QC rule evaluations can be programmed into QC data management software to automatically alert laboratories when an out-of-control event is detected. One strategy for establishing QA rule classifications is to base QA rules on the sigma metric. The sigma metric relates analytical performance to total allowable error (TEa) and its use is described in the CLSI document C24. If a test has a large sigma metric, such as six, the test has a low error rate. Tests with a low sigma metric, such as three, have a higher error rate. For testing with a low sigma metric, the use of multiple QC rules is desirable to detect small changes or deviations in QC values.
Once a runaway alarm is detected, the laboratory must ensure that all reporting of patient results for the affected test is immediately stopped. This could include taking the test or even the entire instrument out of service if necessary. If automatic verification is performed in the laboratory, automatic verification must be disabled so that the patient’s results are not automatically reported in the medical record. Laboratories performing multi-instrument testing may redirect patient samples to other measurement systems that have acceptable quality control results while the runaway event is investigated.
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The next step is to conduct an investigation to determine the root cause of the runaway event. The root cause is the actual reason for the presence of the analytical measurement system error. It is essential to determine the root cause of the runaway event, so that the problem can be directly addressed through corrective and preventive actions.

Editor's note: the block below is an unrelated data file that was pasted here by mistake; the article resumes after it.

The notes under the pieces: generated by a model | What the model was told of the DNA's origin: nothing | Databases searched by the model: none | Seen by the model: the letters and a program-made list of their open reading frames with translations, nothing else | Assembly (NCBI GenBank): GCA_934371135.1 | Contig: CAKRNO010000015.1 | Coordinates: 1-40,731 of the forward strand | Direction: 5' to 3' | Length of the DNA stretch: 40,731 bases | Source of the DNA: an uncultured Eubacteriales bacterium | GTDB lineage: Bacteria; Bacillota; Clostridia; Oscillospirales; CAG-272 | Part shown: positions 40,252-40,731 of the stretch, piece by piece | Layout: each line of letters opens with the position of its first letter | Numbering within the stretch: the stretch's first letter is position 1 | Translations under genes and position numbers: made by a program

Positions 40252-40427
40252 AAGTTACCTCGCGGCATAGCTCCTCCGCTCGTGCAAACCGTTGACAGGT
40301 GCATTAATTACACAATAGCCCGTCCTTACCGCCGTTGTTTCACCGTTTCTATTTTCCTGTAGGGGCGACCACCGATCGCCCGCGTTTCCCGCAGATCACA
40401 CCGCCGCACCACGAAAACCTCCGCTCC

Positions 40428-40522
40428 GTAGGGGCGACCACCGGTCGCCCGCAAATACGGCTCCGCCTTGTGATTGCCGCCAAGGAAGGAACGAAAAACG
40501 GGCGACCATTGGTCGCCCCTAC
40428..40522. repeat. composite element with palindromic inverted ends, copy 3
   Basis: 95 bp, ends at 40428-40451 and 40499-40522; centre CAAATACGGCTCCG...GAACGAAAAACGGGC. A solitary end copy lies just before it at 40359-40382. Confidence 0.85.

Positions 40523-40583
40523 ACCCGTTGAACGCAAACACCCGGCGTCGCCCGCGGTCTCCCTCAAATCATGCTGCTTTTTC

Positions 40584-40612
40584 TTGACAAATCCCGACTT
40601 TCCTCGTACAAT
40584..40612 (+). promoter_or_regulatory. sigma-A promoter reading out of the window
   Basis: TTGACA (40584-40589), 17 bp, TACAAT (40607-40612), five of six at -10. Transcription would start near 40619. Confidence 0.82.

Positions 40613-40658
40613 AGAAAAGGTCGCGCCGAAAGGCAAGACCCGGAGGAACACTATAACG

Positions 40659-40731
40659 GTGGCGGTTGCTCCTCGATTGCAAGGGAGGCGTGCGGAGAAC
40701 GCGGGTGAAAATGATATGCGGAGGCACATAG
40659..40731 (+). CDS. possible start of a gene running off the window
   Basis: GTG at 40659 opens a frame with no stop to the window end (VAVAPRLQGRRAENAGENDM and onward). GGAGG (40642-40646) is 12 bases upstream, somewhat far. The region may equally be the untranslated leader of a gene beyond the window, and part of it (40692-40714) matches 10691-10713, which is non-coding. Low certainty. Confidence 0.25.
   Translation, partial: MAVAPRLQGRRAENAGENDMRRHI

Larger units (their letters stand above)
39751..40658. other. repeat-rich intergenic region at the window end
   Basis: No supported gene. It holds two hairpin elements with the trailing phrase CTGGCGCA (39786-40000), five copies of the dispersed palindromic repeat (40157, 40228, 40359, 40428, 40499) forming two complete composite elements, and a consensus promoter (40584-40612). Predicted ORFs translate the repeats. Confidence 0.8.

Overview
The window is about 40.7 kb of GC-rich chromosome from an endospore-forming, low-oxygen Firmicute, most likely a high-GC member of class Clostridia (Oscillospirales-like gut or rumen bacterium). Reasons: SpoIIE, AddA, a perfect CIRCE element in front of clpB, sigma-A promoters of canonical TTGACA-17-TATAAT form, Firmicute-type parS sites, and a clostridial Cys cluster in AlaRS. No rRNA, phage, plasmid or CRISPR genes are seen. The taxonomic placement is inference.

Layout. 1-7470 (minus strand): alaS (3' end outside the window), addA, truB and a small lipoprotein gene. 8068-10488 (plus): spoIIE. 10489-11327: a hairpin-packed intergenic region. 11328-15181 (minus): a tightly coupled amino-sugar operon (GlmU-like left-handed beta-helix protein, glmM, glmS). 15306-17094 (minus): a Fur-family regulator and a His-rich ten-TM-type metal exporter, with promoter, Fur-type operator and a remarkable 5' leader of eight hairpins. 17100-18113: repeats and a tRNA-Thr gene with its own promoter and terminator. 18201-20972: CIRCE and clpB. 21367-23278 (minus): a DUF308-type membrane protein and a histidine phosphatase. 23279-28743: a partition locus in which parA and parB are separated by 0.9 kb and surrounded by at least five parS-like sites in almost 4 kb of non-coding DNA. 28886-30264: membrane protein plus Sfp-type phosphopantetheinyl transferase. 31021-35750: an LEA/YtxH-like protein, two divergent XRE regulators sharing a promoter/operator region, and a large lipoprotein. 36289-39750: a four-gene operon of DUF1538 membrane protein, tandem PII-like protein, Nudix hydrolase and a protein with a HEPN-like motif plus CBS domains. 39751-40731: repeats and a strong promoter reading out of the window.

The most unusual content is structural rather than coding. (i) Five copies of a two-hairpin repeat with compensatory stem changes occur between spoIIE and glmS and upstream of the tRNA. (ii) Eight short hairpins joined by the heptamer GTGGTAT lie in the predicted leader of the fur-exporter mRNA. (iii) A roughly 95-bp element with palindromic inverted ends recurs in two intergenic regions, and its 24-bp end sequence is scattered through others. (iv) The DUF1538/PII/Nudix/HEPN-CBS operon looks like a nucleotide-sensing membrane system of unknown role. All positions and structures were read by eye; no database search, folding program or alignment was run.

The investigation usually begins with an examination of quality control records and Levey-Jennings charts. Can obvious user errors be ruled out quickly? For example, was the wrong level of QC material tested, or the wrong QC product, or the wrong QC lot number? Was the amount of quality control material in the sample container sufficient for analysis? Has QC material been left on the bench at room temperature for too long, causing material degradation?
Once obvious errors are ruled out, the lab can perform more detailed troubleshooting steps. Are there trends or changes observed when examining the Levey-Jennings graphs? Is the runaway event related to a recent change in the measurement system, such as a recent assay calibration, new reagent lot, or maintenance activity?
Once the root cause of the runaway event is identified, specific corrective actions can be taken to address the problem. For example, if the primary cause of the runaway event was degradation of reagent stored on board the instrument, a new reagent container can be placed on the instrument. If the primary cause of the leak event was bacterial contamination of the instrument, a decontamination procedure can be performed. Patient testing may resume if quality control meets acceptance criteria after corrective action is implemented. If the quality control does not meet the acceptance criteria, the root cause has not been determined and further troubleshooting is required.
Quality Assurance (qa)/quality Control (qc) Procedures Following The…
It is not uncommon for laboratories to assume that the response to an out-of-range QC event results in corrective action. You might think “Great! The issue has been resolved and testing of patient samples can now resume and we are done dealing with the runaway event.” However, there are still some steps to take to recover from the runaway event.